You went back on the road earlier this summer. What has that been like?
I only went and did one show. It was 500 days after I did after the final show that became the special. It was great to be on stage again and it was horrifying to work on it and get it to the point where I felt comfortable taking it out there. Everyone said, it’ll be fine once you get out there. [Comedian] Kathleen [Madigan] said it would surprise me, and she was right. I was going to do an hour, and she was doing 20-minute segments and had been out there doing it. What I found is that I had two major pieces from my old act that had dropped out of the show. Two of the pieces are ones that apply more now than when I was doing them. I’ll do them both in Cleveland.

Is it safe to call this time period post-Trump or is simply pre-Trump 2.0?
I don’t know. It’s impossible to say. What it really needs to be is science and facts 2.0. It’s really exhausting. If you put something out there like [Senator] Ron Johnson, who’s saying you can take whatever that de-wormer is, I believe that’s a criminal act. I think giving advice that is false — advice that your vet says is false — is something that we need to deal with. It has to be, “No this isn’t the truth.” Just because a scientist said it, it doesn’t mean there were trials for this.

The American public at large seems more prone to believe conspiracy now than at any other time in history. What is going on?
Because they’re at home alone. There’s no public square. They’re not confronted. Before there was a lockdown, they were given a signal in a sense by the former leader that you could bully and that that was a proper way to act, but it’s not. They’re showing up at these meetings about masking in schools, and they’re the minority. If you’re an adult, and you don’t want to mask, that’s fine. I think you’re putting my mother in danger, and I don’t care where you are in the country. It’s about the creation of this variant that has backfired on us. What is boils down to is that you have people going to these meetings about masking kids in school. You have governors saying you can’t mask the kids, which doesn’t help. You have to wait for the courts to make some sort of decision about it. These people show up at these local board meetings, and they’re the minority, and they’re yelling. You have to say to them, “No. This is not the way we conduct ourselves. You can’t intimidate these people and you have to leave.” To watch certain things occurring where these people were screaming. No. If you want to protest, yes. We need to get back to civility, whether they like it or not. What has destroyed that civility is that we talk to each other on a variety of social media platforms that allow us to say whatever we want without having to see the person and look at them and say that to them. The only thing that’s left if what you think. If you don’t think what I think, “Fuck you.”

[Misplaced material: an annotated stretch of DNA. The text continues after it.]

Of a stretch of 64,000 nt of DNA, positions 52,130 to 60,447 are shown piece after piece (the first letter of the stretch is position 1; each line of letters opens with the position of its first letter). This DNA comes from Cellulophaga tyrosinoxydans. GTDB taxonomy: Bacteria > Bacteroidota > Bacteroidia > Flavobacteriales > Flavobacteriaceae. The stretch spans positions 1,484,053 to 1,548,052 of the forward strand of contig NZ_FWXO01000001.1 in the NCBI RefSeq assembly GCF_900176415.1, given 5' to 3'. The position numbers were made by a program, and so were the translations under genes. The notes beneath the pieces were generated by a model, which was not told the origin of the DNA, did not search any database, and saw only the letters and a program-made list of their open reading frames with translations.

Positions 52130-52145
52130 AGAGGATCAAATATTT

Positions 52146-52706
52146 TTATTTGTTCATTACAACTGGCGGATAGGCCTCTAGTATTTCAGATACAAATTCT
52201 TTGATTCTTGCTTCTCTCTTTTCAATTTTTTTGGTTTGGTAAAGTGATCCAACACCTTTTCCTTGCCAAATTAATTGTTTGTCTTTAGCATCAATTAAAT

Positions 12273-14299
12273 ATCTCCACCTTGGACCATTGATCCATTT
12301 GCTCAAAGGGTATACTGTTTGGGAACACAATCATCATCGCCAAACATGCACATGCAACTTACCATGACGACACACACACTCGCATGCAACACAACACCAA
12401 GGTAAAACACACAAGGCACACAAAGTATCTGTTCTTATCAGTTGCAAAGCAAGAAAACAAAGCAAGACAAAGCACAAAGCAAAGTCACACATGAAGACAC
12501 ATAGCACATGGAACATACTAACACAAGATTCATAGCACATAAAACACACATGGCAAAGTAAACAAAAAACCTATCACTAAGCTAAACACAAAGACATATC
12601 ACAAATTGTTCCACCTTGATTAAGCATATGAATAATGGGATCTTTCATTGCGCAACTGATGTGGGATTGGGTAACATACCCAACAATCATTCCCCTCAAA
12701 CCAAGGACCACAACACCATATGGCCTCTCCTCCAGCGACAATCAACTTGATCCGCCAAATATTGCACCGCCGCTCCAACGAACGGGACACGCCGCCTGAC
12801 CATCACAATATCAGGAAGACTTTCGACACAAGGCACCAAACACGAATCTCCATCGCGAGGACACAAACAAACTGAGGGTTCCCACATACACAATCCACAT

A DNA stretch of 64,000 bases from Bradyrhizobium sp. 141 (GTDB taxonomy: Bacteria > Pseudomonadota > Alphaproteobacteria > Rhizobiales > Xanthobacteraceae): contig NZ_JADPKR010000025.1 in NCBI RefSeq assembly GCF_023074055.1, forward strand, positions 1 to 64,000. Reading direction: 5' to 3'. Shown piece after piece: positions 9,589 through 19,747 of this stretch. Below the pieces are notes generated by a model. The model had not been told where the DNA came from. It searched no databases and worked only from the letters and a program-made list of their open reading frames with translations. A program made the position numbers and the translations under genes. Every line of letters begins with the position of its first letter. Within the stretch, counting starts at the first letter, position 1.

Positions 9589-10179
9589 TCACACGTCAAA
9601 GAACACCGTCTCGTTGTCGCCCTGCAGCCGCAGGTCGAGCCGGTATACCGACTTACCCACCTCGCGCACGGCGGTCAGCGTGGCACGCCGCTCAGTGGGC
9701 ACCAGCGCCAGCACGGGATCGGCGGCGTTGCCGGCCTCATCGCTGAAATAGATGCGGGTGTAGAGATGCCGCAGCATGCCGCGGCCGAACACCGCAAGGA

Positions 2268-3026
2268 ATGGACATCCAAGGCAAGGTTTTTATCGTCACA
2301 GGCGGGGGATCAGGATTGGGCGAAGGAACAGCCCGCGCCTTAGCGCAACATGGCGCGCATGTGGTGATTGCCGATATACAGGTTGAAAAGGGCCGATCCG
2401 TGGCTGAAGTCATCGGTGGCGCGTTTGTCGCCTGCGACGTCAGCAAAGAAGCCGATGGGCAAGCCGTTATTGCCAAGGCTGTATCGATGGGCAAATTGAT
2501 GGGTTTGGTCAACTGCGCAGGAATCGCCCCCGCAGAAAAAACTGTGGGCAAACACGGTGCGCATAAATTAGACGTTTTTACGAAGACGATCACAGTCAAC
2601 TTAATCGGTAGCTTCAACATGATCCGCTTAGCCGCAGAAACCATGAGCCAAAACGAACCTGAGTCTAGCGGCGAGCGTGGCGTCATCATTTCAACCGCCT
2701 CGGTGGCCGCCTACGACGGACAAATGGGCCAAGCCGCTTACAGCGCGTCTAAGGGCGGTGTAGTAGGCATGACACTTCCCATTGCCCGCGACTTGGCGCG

What will the show in Cleveland be like?
I’ve got the stuff that I might have done in Cleveland before, but I guarantee that people don’t remember. I’m going to be working on my act. You might be watching someone whose career is ending right before your eyes. If you’ve been watching my career this whole time, you get to see the whole arc of it. Basically, I’m going to go through what I went through what I went through during the pandemic, which will line up with what a lot of other people went through. When I was talking about it with a really large audience, they got it. And you’ll hear whatever else I come up in the next few weeks. God knows, they’ll continue to give me stuff.